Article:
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12 Designer Tips to Make a Small Bathroom Better

I have been in some small bathrooms — you know, the kind that make you feel like you have to lose 5 pounds to enter them. But I really like working on this type of bathroom design. Trying to make everything fit in the available space is like doing a giant crossword puzzle. The challenges include configuring the toilet and sink to code, allowing enough clearance for a shower and, of course, finding a place to put the towels and toilet paper.

In most cases, though, it’s still better to squeeze in an extra bathroom where one is desperately needed, even if it must be small. Here are 12 tips for designing a small bathroom. And yes, you’re off the hook for the 5 pounds.

1. Use a Shower Curtain

A shower curtain that moves back and forth saves space over a glass door that moves in and out. Shower-tub combos actually can fit into small spaces, with some tubs coming in at 60 inches in length.


2. Float the Vanity

Besides just visually helping the bathroom appear bigger, mounting a vanity above the floor frees up a little space for small items.

Hire a bathroom designer to help with your small space layout

3. Use a Large-Scale Pattern

A large-scale pattern, like this wallpaper, can trick the eye into seeing expanded space. The square footage might stay the same, but the bathroom will feel bigger.

4. Extend the Counter Over the Toilet

This banjo-style arrangement can be done with stone or a wood slab or another countertop material. The extended counter creates just enough space for a few needed items. Toilet placement is not affected, and the look is minimalist and clean.

5. Skip the Shower Door

If your bathroom is about 5 feet wide, that’s just enough space to squeeze in a toilet and a 30- by 60-inch tub. With tight conditions such as these, consider a glass panel instead of a glass shower door. It will keep most of the water in the shower and will free up needed elbow room.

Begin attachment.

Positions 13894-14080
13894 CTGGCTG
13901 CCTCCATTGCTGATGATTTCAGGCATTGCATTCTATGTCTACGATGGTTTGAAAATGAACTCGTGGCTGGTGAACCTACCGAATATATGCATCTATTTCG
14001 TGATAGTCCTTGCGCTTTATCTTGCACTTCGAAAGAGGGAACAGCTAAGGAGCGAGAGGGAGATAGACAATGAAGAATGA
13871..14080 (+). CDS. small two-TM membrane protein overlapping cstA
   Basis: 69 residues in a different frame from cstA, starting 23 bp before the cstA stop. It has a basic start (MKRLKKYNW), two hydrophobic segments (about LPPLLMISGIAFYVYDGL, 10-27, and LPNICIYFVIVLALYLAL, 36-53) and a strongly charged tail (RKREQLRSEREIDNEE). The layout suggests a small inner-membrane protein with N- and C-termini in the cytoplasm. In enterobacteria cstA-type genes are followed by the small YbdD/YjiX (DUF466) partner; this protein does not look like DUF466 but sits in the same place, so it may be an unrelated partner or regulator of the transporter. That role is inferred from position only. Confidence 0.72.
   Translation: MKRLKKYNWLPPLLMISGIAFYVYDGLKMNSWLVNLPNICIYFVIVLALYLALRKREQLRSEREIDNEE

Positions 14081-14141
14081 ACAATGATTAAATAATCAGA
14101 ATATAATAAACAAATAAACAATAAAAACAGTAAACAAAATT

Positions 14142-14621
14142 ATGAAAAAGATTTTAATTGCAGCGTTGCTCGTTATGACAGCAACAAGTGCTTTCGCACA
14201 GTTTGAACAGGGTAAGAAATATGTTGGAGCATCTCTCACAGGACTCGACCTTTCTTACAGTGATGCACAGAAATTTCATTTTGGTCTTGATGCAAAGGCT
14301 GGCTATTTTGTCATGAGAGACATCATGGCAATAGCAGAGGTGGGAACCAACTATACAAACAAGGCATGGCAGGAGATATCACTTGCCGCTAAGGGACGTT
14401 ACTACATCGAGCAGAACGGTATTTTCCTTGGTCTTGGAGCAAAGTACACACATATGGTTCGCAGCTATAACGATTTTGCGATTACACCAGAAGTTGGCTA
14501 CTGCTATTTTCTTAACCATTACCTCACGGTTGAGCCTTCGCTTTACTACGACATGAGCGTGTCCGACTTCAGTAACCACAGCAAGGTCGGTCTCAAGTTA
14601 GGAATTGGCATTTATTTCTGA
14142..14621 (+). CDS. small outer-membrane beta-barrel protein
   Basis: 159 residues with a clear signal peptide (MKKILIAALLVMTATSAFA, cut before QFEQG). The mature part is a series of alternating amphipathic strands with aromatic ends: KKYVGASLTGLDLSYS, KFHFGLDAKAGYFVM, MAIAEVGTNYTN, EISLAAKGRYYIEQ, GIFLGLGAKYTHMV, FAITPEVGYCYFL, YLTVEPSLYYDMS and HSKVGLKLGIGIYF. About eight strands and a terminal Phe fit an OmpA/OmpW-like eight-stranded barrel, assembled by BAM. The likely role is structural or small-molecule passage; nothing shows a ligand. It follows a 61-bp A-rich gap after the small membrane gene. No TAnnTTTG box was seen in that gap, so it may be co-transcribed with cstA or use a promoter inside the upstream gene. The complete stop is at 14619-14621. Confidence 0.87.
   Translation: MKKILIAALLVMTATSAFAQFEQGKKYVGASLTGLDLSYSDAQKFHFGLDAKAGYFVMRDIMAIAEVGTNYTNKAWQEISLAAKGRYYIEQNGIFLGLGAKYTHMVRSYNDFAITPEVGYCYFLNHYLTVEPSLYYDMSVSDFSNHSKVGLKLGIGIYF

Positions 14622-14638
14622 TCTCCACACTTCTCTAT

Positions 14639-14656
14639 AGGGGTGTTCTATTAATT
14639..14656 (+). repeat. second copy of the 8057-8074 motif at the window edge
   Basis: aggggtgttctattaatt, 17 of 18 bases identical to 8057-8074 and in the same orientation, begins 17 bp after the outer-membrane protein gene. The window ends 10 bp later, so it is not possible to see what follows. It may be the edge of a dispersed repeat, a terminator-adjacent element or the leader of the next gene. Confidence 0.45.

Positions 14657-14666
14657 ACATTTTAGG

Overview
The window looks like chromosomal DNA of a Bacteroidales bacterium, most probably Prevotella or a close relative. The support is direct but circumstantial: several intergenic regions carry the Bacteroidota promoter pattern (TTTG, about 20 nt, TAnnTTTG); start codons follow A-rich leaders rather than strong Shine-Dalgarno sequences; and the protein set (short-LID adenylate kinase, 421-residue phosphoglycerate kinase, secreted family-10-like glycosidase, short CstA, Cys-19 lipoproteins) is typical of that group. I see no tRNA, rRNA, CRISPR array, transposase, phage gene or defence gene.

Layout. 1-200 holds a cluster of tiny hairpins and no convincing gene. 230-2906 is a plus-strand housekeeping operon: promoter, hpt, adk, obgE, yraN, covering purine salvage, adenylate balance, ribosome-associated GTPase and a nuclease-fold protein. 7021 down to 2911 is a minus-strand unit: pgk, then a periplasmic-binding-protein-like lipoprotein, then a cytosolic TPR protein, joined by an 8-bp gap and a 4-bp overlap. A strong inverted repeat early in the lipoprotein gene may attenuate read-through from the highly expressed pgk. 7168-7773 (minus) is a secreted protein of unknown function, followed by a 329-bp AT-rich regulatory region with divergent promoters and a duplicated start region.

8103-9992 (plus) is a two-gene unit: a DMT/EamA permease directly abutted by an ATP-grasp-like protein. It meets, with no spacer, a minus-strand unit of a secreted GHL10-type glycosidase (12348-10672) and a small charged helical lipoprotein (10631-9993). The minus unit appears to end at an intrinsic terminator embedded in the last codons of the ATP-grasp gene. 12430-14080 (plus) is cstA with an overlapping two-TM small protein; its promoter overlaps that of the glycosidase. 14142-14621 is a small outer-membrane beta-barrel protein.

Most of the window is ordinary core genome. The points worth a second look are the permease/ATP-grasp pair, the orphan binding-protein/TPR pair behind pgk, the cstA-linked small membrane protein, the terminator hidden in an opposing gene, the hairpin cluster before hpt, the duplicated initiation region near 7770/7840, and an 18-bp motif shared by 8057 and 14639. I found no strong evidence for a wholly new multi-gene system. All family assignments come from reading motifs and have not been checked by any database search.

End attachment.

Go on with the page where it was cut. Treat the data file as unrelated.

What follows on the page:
6. Expand the Mirror

In the tightest spaces, having a mirror stretch across the wall instead of just the vanity can enable two people to use it at once. In less-than-ideal space conditions, every inch helps.

7. Select a Vanity With One Shelf

Pedestal design has gotten smarter. Even a pedestal style with one shelf can hold towels or a basket for toilet paper. I personally love the way fresh, clean towels look folded neatly in a bathroom.


8. Mount the Towel Bar on a Door

Where can I put my towels? I wish I had a nickel for every time I heard that question.

When space is at a minimum, mounting a towel bar on the shower door keeps towels handy. You might need to store the bulk of your towels in a nearby linen closet, but having that one towel close by to dry off with is essential.

9. Install a Corner Sink

Sometimes even a pedestal sink can disrupt the only available traffic lane in a bathroom.

In this case placing a corner sink across from the toilet works better than a sink across from the shower. The opening and closing of the shower door usually creates an awkward walk-around condition.
oovivoo
10. Install a Trough Sink

The narrow, clean styling of a trough sink is a good-looking space solution. Trough sinks have a low profile. When wall mounted, they free up floor space as well for storage or foot traffic.

11. Round the Vanity

Tight spaces can make sharp corners hip hazards. If the corners of a vanity would get in the way, opt for a rounded style. Yes, a round vanity can work in a square space. No more bruised hips!

12. Use a Wall-Mounted Faucet

Mounting a faucet on the wall allows for a narrower sink or vanity, which in turn frees up square footage in the total bathroom. Don’t be afraid to try a wall-mounted faucet in traditional design. It works anywhere!

Source: https://www.houzz.com/magazine/12-designer-tips-to-make-a-small-bathroom-better-stsetivw-vs~17835448?utm_source=Houzz&utm_campaign=u13026&utm_medium=email&utm_content=gallery12_15&newsletterId=13026

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